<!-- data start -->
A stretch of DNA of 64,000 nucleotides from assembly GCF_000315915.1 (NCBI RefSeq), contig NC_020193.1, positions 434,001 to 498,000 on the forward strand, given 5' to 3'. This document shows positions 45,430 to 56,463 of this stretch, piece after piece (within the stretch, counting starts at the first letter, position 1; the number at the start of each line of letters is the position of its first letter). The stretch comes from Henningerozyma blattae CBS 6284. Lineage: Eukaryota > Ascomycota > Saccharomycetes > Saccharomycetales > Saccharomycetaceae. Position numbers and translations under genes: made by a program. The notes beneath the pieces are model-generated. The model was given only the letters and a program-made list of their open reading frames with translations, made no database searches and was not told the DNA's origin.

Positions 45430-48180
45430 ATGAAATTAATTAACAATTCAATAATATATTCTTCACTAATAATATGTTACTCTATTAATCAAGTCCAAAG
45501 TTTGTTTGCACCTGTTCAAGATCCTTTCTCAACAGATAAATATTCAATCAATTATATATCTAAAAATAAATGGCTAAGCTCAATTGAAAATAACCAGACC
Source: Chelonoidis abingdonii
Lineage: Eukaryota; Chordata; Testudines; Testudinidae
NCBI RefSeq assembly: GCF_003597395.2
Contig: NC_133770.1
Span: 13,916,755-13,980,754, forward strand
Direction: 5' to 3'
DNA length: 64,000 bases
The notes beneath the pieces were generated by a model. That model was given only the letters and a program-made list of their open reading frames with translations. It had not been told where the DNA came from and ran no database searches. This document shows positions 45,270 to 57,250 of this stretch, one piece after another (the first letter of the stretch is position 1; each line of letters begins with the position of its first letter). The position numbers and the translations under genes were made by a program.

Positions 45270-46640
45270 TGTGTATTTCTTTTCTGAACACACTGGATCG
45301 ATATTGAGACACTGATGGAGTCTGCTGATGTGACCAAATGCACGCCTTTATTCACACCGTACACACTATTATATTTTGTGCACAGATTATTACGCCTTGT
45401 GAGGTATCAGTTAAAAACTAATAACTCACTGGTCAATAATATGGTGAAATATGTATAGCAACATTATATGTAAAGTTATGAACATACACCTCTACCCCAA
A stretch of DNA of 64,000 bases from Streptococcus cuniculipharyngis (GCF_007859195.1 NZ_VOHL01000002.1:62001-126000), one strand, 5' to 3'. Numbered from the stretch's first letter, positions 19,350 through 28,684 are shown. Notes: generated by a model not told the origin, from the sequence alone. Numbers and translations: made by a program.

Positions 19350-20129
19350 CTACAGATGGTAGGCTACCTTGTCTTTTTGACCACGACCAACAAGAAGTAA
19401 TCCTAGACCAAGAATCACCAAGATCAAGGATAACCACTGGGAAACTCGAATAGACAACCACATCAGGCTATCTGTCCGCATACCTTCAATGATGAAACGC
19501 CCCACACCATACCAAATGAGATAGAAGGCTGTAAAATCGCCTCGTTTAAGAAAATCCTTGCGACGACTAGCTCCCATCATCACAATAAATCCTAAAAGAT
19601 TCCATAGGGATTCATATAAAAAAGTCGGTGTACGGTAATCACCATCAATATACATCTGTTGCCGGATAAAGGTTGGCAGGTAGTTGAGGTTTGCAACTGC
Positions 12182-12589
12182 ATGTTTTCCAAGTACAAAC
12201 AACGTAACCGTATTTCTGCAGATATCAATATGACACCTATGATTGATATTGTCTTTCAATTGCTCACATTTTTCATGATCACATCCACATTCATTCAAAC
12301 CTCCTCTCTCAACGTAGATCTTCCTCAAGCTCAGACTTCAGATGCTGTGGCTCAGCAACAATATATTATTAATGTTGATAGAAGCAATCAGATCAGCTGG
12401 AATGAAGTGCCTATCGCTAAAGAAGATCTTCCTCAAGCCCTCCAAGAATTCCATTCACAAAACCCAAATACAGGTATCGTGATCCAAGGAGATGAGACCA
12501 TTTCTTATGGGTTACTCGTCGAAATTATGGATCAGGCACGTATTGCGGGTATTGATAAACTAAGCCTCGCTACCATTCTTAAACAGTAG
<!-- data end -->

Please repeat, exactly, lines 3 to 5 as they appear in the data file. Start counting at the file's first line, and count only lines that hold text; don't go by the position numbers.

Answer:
45430 ATGAAATTAATTAACAATTCAATAATATATTCTTCACTAATAATATGTTACTCTATTAATCAAGTCCAAAG
45501 TTTGTTTGCACCTGTTCAAGATCCTTTCTCAACAGATAAATATTCAATCAATTATATATCTAAAAATAAATGGCTAAGCTCAATTGAAAATAACCAGACC
Source: Chelonoidis abingdonii